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Lifestyle Collection spring top tip - caring for your chooks

November 2019

Mite free chooks this summer

Here’s Kath Irvine’s advice on caring for your chooks this summer - preventing red mites is simpler than management. This is how she ensures nasty red mites don’t infest her beloved ‘girls’.

When the summer sun and heat strikes so do red mites. Red mites are nocturnal parasites that come out at night to feed on your chickens. So it can be tricky to know if you have an infestation as they can’t be spotted during the day.

Red mites are nasty, affecting your chooks health. Indicators of red mites include anaemia (shows as pale combs) or your chook is going off the lay. Mites are also notoriously tricky to manage as, even when deprived of food for months, they will burst back to life as soon as they make contact with a chicken or other birdlife.

First step to protect your chooks from red mites is to check for them. Kath recommends doing this as late at night as
possible using a head torch to inspect your chook house. You’re looking for tiny black or red critters moving over your chickens or in the house itself. Mites turn red when they are full of blood. Charming! If they’re not
immediately obvious, don’t stop looking. Run your fingers along the perches, ceilings and egg boxes. If they’re there you’ll collect them on your finger. Don’t freak out - you can’t ‘catch’ them, they’re only interested in birds!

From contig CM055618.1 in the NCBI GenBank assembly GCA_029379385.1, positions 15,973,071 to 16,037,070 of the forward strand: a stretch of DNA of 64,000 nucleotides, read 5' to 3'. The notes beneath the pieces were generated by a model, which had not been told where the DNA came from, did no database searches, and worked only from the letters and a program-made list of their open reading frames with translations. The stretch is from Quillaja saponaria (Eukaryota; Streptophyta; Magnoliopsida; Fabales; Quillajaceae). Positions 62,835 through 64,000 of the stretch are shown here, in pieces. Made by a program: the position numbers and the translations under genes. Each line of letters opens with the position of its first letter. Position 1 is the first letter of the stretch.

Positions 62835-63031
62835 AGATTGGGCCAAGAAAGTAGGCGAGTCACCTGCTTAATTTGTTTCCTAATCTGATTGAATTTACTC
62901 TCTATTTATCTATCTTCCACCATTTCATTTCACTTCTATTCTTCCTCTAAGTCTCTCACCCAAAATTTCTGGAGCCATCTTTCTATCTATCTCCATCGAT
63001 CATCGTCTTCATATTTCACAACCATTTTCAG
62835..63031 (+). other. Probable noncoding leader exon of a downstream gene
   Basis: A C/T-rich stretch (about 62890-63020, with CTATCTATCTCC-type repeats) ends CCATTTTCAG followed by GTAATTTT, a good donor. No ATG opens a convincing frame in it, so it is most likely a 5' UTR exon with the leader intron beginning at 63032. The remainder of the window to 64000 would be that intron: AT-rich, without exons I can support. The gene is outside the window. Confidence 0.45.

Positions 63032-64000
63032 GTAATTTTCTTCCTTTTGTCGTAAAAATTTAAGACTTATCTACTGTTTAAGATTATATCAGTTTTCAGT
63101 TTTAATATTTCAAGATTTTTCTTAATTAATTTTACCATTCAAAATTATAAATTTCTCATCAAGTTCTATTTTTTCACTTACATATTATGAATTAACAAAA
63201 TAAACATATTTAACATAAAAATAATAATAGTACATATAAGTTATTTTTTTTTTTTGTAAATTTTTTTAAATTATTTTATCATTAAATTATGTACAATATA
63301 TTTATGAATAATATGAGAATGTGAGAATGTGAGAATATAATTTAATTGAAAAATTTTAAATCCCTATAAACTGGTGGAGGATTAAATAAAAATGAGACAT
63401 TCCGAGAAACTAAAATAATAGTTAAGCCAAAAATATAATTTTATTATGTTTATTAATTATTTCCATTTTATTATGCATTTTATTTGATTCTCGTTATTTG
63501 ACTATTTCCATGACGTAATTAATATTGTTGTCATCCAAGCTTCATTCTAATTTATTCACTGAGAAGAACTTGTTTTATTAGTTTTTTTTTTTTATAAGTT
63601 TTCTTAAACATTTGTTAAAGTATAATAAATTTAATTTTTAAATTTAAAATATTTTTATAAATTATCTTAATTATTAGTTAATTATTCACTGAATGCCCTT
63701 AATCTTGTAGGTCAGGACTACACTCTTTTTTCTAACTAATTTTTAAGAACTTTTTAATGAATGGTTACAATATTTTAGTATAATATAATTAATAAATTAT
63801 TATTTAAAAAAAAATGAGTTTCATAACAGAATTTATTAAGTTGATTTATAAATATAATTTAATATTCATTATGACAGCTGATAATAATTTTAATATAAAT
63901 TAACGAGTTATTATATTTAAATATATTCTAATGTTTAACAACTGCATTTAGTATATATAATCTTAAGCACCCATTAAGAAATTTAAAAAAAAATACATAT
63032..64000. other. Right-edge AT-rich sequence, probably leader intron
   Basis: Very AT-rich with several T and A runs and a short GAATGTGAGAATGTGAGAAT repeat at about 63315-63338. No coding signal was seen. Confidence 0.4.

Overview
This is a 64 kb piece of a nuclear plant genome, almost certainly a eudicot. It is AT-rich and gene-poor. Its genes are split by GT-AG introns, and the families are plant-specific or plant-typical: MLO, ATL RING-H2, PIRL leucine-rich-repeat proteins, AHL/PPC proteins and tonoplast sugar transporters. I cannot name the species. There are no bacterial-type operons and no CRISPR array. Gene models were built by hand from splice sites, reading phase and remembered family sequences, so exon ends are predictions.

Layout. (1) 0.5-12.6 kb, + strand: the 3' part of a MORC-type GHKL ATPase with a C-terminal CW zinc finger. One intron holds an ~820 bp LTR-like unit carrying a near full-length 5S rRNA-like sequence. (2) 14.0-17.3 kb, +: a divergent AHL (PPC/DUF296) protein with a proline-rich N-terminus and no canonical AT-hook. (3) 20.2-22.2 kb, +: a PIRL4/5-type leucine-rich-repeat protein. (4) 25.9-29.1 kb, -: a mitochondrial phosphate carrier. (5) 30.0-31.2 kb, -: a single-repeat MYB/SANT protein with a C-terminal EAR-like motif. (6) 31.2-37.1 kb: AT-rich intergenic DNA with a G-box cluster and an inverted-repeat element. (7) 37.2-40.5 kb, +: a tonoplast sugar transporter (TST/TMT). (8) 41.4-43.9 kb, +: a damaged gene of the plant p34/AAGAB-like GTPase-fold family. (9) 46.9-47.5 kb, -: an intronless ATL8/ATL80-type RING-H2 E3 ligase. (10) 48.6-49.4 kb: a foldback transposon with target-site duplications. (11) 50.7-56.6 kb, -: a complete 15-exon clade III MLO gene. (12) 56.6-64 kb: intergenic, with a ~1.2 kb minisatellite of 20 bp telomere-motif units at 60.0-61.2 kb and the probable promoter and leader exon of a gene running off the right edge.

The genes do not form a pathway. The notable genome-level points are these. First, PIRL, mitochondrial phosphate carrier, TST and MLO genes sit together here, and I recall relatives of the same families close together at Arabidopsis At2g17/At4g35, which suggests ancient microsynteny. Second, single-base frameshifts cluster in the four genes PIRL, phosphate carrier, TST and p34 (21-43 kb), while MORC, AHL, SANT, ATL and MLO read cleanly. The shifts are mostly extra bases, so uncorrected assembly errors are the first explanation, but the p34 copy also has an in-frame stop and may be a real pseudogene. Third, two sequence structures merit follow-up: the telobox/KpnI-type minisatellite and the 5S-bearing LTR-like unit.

Preventing red mites

Kath has two chook houses - one for summer, one for winter, with the purpose of depriving the mites of their food source. As mites can last months without a feed it’s important not to rely on this strategy alone. Along with two houses, Kath:

  • Gives her chicken coops a thorough clean as well as dusting her chooks twice a year
  • Keeps a constant eye on her chook’s health
  • Regularly checks for mites
  • Uses anti parasitic herbs in forage and strewing
  • Gives her ‘girls’ daily dust baths

Kath’s chickens spend six months in each house. Before they move into a clean house, she dusts her chooks with
diatomaceous earth which helps prevent external parasites, such as lice and fleas, by cutting through their outer shells, dehydrating them.

Note: this treatment is for prevention, not management. If you have mites you’ll need to spray the house with mite killer, then dust the birds.

chooks top tip spr19 main

How to dust your chooks

Two people are required – one holds and one dusts. 

For protection use dust masks. Lay your chook on a piece of fabric and dust your chook front and back, getting right in under the feathers.

Remember around the neck and the backside, which as long your chooks are healthy, isn’t gross! Be gentle,
especially when handling their delicate wings.

How to clean your coop

Firstly remove all the old sawdust, then take out all the removable parts of the coop - the ladder and perches. Thoroughly spray the house and the removable parts with mite killer.

Once sprayed, fill the house with fresh bedding and spread with diatomaceous earth.

To read more of the Lifestyle Collection magazine by click here

Kath Irvine is a permaculture designer and has been designing and managing edible gardens since the
late 1990's. Passionate about growing food and good design, Kath runs workshops from her Edible Backyard.
Go to for more info.

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